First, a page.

"Can you work these Shifts?"

Today, we are going to continue the discussion I started last week with: First Impressions - From the Front Desk.

Last month at IHRSA, Travis Wood , VP of operations for Sky Fitness and Wellbeing of Tulsa OK, delivered a wonderful lecture highlighting his take on customer service within the Fitness Center environment.  I have asked him to join this conversation regarding the front desk position; here are his thoughts:Travis Wood, VP of Ops. w Sky Fitness and Wellbeing

“In the fitness industry, I find it ironic that the position that we say can be the most valuable is also the position we put the least amount of emphasis in to the hiring process.  Think about this.  If you want to hire a trainer you look at certifications and experience.  You want to hire a childcare worker then you might submit a background check.   But if you want to hire a front desk worker, often the main question is “Can you work these shifts?”

I have to admit that I’ve been guilty of this numerous times and sometimes I’ve been burnt because of it.  While I still don’t think there is a full proof method, we’ve started a new approach that is allowing us to find the right people at a much higher rate.

Before you can find the right person, you have to outline what you are looking for.  For us, we’ve narrowed it down to three discernible criteria:

1.     Connector.  We are looking for someone who is engaging, an extrovert, and genuinely likeable.

2.     Regulator.   We want someone who can enforce the rules without being uneasy or off-putting.

3.     Contributor. We look for someone who is willing to help make a good thing better.

Once you outline what you are looking for, you have to create a way to identify that person when you see them.  The following are some examples of how we weed out prospects:

  • Group Interview.  We try to put a group in a room for a first interview.  It is usually led by the desk manager and the questions are meant to be open-ended.  While the applicants may be stressing over WHAT they are saying, we are actually spending very little time with that aspect.  What we want to know is WHO is answering.  We want the person that is willing to speak out when the pressure is on.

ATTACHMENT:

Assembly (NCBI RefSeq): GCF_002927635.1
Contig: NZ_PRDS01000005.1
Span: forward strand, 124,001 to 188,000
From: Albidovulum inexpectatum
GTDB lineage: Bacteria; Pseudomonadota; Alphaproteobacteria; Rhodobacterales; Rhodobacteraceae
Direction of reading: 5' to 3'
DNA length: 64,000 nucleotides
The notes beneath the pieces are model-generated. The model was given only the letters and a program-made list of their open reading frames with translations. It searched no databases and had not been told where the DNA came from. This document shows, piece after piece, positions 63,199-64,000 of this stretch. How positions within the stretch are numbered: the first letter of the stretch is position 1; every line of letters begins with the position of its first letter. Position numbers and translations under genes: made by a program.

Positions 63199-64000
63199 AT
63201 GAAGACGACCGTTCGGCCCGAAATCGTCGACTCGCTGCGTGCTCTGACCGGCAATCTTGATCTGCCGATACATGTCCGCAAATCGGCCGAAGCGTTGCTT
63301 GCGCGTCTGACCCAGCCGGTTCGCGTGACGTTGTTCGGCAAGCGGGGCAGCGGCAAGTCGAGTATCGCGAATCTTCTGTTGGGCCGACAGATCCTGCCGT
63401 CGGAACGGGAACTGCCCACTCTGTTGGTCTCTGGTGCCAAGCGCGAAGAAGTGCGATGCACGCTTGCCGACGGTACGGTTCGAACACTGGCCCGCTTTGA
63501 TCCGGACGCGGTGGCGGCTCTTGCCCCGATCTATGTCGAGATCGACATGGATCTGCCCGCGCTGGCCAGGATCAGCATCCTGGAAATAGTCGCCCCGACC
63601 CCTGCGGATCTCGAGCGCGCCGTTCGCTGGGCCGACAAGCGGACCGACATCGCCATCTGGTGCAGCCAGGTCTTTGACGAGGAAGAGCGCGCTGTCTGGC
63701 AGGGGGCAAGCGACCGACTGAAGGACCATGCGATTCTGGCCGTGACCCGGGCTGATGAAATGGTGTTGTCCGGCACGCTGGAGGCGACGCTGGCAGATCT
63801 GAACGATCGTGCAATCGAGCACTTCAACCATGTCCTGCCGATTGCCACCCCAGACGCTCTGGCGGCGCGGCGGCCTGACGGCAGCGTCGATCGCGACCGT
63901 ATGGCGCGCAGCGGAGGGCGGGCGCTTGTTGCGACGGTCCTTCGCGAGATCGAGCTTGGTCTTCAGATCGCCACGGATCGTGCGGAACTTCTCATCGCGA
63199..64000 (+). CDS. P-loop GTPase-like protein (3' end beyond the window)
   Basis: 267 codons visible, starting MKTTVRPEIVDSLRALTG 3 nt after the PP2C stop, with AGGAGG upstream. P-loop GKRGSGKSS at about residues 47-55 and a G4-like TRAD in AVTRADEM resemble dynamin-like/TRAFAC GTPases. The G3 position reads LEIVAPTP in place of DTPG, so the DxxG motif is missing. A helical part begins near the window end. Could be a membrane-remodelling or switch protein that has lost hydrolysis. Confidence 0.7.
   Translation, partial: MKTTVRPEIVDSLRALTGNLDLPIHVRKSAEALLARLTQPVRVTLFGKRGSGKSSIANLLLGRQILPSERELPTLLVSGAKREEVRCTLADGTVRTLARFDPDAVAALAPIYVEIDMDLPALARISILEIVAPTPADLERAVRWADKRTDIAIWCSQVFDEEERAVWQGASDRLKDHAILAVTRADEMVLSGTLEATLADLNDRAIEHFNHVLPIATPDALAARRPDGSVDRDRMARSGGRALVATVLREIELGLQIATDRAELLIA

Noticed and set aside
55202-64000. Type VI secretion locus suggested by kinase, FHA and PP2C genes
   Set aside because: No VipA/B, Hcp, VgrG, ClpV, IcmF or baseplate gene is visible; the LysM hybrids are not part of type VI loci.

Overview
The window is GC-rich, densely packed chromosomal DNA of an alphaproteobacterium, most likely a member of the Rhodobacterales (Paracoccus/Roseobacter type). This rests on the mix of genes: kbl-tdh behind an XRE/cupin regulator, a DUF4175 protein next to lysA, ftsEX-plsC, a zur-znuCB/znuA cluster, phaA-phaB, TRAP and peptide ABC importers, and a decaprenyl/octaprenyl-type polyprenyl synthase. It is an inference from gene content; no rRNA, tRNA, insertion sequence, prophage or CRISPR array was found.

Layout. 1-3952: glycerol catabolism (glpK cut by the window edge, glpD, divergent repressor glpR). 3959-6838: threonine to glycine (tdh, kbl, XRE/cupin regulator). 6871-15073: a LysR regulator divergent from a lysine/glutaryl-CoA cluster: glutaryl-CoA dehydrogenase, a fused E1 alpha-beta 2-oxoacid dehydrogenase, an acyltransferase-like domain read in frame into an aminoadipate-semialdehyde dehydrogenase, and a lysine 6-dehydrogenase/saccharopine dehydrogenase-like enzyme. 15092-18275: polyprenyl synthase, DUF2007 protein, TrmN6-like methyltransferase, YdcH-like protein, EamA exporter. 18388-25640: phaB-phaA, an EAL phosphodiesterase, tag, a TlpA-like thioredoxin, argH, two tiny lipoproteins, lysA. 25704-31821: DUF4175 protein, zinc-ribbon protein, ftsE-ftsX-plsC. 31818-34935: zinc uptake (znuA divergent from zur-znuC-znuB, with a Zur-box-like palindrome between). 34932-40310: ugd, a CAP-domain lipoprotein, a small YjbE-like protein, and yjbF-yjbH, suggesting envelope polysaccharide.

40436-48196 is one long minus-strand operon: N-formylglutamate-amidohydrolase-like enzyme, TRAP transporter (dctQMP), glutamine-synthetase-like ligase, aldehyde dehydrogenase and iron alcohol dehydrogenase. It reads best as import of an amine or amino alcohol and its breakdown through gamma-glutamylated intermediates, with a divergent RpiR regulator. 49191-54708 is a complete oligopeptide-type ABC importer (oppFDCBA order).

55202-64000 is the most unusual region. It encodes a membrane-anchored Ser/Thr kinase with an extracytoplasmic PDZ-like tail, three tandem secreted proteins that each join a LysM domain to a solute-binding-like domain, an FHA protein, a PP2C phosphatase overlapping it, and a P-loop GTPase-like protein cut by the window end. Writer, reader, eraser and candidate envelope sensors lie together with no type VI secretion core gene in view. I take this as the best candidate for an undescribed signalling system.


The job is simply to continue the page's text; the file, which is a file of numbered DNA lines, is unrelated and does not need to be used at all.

• Ask them a question that isn’t black or white.  After the group interview, the ones we’ve identified as prospects get a second interview.  This is where we start to press them a little bit.  What I’m looking for here is their ability to deliver when the pressure is on.  A potential role-play question?  “After all of the membership team has gone home, a good, active member brings in a guest who is underage.  Tell them no. Go”.  We judge on their presentation, their ability to communicate clearly, and their body language. 
  • Finally, we ask the candidate a few “company line” questions to get a feel for their ability to mesh with what we are trying to do.  Things like, “from a member’s eyes, what do you think is the most important aspect of the desk?” or “what would you look for in a health club?”  Our goal here is to get them to speak their mind and not what they think we want to hear.

Front desk, Sky Fitness and Wellbeing

I think so much time and effort is spent trying to train the wrong people in our industry.  Take a good look at your desk and ask yourself a simple question, 'If I were starting a health club tomorrow, would I want the person I have?'” 


Travis has really developed a tested and true system for on boarding talent within his environment!

Thank you so much, Travis for sharing your wisdom with us.  

Please share with me, Lindsey Rainwater your thoughts on this topic, hiring and recruiting for your front desk!